S&P 500

S&P 500 Index Surges to All-Time High as Trump Vows “Phenomenal” Tax Announcement

Witawat (Ed) Wijaranakula, Ph.D.
Fri Feb 10, 2017

The S&P 500 gained 0.81% for the week, to close on Friday at 2,316.10, an all-time closing high, after President Donald Trump said, during a meeting with airline executives at the White House on Thursday, that he plans to announce a "phenomenal" tax plan but offered no specifics other than citing the need to lower the tax burden on businesses. 

Traders were increasing bearish on the market, as they have trimmed their net speculative long positions in consolidated S&P 500 futures contracts by 5,993 compared to the previous week, as of February 7, according to data from the U.S. Commodity Futures Trading Commission, or CFTC. The higher highs chart pattern is still intact and the index could be heading to retest the top of the range, which is 2,379.50.

The best performing S&P 500 sectors for the week were Industrials ($SPI) and Information technology ($SPT), up 1.59% and 1.23%, respectively, while the worst performing sectors for the week were Energy ($SPEN) and Telecommunication services ($SPTS), down 0.67% and up 0.29%, respectively. 

3M Co. (NYSE:MMM) and Boeing Co. (NYSE:BA), two of the top holdings in Industrials, were up 2.26% and 2.36%, respectively. 3M Co. released earnings results on Tuesday that topped analysts’ consensus estimates, while Boeing said Singapore Airlines has committed to ordering 20 777-9s and 19 787-10 Dreamliner aircraft valued at $13.8 billion at list prices. Mega cap tech stocks, including Apple Inc (NASDAQ:AAPL), Facebook Inc (NASDAQ:FB), and Amazon.com Inc, were up 2.36%, 2.45% and 2.13%, respectively.

The U.S. Dollar index (DXY), a measure of the U.S. dollar value relative to a basket of foreign currencies, closed at 100.79, up 0.95% for the week, after 4 ½ weeks of being sold-off since the beginning of the year. Currency traders might have covered their short positions ahead of Fed speeches and the upcoming congressional testimony. Philadelphia Federal Reserve Bank President Patrick Harker, a FOMC voting member, told the audience at a conference in San Diego on Monday that he would be open to raising interest rates again at the U.S. central bank's March meeting if growth in jobs and wages continues, according to Reuters. 

Federal Reserve Chair Janet Yellen is scheduled to appear before the Senate Banking Committee on February 14 and will testify about the U.S. economy and monetary policy before the House Financial Services Committee on February 15. Deutsche Bank’s chief international economist, Torsten Slok, said the market doesn’t believe we will get three rate hikes this year, according to MarketWatch.

The spot gold price surged another 1.24% for the week, to close at $1,235.90 per ounce on Friday, while the Japanese yen was down 0.52% against the U.S. dollar at 113.28 yen per U.S. dollar. Traders might have covered their yen long positions ahead of the meeting between Japanese Prime Minister Shinzo Abe and President Trump in Washington D.C. on Friday. The yield of 10-year U.S. Treasury Notes was down another 2.35% this week, to close on Friday at 2.467%, while the yield spread between the 10-year and 2-year U.S. Treasury Notes narrowed to 1.21 percentage points.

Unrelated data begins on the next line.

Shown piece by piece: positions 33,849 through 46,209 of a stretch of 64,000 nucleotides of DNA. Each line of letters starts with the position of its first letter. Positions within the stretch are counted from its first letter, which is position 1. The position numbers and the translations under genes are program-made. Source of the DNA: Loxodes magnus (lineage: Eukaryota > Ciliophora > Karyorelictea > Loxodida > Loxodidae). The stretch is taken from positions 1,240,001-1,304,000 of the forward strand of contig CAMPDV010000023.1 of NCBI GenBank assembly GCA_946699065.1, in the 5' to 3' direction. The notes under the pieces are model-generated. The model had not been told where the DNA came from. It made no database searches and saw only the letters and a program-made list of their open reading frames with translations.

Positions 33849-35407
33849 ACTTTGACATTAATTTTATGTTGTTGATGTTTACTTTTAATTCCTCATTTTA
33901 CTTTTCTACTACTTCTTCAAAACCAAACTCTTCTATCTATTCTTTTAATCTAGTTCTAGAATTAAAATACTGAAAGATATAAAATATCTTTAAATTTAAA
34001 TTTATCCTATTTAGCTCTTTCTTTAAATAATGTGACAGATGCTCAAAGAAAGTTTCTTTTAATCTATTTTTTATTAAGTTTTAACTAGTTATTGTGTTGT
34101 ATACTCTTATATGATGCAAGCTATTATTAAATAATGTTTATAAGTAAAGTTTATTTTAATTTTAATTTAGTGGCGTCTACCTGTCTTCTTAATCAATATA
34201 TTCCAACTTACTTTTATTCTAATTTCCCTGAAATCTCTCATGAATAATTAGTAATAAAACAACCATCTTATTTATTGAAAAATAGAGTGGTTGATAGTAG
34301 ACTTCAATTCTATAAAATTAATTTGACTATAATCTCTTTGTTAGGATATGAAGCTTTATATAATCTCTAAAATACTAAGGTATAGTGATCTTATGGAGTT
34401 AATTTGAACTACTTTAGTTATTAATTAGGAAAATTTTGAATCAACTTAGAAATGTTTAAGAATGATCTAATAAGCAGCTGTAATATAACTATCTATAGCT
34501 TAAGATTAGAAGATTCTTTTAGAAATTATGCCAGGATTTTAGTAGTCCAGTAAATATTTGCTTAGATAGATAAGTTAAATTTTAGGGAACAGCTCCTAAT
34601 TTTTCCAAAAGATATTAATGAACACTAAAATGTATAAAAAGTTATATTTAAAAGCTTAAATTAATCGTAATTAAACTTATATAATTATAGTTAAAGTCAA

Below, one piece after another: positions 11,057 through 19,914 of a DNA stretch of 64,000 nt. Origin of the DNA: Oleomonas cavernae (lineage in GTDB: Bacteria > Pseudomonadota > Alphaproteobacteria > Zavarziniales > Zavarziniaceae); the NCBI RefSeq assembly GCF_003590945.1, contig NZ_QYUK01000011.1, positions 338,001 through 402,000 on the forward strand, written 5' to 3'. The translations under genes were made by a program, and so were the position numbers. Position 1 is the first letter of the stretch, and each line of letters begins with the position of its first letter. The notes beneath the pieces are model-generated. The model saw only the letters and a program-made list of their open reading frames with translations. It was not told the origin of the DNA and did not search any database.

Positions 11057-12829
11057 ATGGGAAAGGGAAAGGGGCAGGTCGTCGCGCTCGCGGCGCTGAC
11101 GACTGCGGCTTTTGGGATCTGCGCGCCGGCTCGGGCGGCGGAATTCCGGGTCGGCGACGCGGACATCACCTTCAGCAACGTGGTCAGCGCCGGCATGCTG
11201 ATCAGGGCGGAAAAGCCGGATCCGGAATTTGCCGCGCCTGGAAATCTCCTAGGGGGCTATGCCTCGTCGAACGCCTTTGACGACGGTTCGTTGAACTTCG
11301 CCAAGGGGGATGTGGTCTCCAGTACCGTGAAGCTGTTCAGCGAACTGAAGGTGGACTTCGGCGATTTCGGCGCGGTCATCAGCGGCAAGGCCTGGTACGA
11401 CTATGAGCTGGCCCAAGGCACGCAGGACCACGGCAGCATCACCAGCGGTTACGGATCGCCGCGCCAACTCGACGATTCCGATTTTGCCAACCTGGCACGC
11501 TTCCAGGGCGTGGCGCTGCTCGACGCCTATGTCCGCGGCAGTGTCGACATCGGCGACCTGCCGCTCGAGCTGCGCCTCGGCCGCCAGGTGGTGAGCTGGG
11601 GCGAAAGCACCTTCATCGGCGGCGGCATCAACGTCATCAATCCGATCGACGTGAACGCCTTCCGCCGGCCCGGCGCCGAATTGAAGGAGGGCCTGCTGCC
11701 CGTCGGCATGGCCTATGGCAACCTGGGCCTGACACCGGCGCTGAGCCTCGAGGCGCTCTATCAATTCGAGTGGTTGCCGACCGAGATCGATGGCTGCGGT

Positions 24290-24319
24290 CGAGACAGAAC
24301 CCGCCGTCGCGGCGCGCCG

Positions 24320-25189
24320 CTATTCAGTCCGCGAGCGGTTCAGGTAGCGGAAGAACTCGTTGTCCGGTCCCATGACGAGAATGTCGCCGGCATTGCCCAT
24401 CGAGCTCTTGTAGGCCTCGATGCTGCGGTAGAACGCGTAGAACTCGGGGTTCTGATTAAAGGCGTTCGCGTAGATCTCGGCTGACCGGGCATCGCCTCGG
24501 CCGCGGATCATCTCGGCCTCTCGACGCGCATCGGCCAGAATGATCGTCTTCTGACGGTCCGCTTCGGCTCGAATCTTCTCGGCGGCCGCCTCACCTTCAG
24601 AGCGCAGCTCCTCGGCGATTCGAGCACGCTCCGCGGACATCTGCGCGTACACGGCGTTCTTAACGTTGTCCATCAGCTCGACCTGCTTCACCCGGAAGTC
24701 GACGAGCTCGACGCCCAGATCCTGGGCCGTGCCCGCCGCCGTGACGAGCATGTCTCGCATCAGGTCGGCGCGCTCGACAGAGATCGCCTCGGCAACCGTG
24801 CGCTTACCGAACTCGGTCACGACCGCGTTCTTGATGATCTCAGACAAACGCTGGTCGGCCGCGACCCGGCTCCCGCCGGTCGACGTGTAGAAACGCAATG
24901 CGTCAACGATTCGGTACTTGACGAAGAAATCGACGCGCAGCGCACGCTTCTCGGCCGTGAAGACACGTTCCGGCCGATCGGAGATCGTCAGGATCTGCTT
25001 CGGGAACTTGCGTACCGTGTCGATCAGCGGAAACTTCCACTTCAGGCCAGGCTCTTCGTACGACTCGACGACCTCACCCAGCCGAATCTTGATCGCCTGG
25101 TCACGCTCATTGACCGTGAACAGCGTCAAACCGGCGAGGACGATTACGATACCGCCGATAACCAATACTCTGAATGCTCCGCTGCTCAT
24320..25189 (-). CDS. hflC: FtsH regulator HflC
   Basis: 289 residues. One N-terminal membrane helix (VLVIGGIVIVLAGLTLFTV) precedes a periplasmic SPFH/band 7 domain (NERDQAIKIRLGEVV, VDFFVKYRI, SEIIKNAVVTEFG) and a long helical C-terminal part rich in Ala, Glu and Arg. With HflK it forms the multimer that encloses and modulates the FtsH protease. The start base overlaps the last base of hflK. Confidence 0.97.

The WTI crude spot price closed practically unchanged for the week, at $53.86 per barrel on Friday, while the Brent crude spot price lost 0.16% for the week to close at $56.65 per barrel, despite bearish EIA weekly reports on Wednesday. Crude oil bulls weighed in with arguments about EIA bearish data, as they were trying to defend crude prices. The bulls got huge support from the Paris-based International Energy Agency, or IEA, on Thursday, after reporting that it had estimated OPEC’s crude oil output at 32.1 million barrels per day, or bpd, in January with record compliance, and some producers, especially Saudi Arabia, cut more than pledged.

Short positions in WTI crude oil futures contracts held by producers or merchants totaled more than 657,566 contracts as of February 7, 2017, a record high, according to CFTC data. The open interest also stands at a record high of 2,191,158 contracts, equivalent to about 2.19 billion barrels of WTI crude oil. Crude oil producers could take short hedge positions to lock in a future selling price to protect against a falling crude oil price. Some banks also require producers to hedge against future price risks as a condition for lending. 

The EIA weekly U.S. oil inventory report on Wednesday showed that domestic crude supplies increased by another 13.8 million barrels to 508.6 million barrels, excluding the Strategic Petroleum Reserve, in the week ending February 3, compared to the S&P Global Platts forecast for a stockpile increase of 2.5 million barrels. The American Petroleum Institute, or API, inventory data on Tuesday showed a U.S. crude inventory build of 14.2 million barrels. 

Separately, the EIA said the weekly U.S. crude oil production increased 63,000 bpd, for the week ending February 3, to 8.978 million bpd. U.S. crude oil output increased 8,000 bpd to an average 8.95 million bpd in February, compared to a January average of 8.942 million bpd. Output has fallen about 6.77% from the peak level of 9.60 million bpd in June 2015. Houston-based oilfield services company Baker Hughes Inc. said on Friday that the U.S. oil rig count jumped another 8 to 591, compared to 316, when the rig count hit the low on June 6, 2016. 

S&P 500 Summary: +3.45% YTD as of 02/10/17 
Barclay Hedge Fund Index: +1.35% YTD 

Outperforming Sectors: Information technology +7.17 YTD, Consumer discretionary +5.27% YTD, Materials +4.87% YTD, and Healthcare +4.09% YTD.

Underperforming Sectors: Consumer staples +3.36% YTD, Industrials +3.36% YTD, Financials +1.97% YTD, Real Estate +1.52% YTD, Utilities +1.26% YTD, Energy –3.62% YTD, and Telecommunication services –4.74% YTD.


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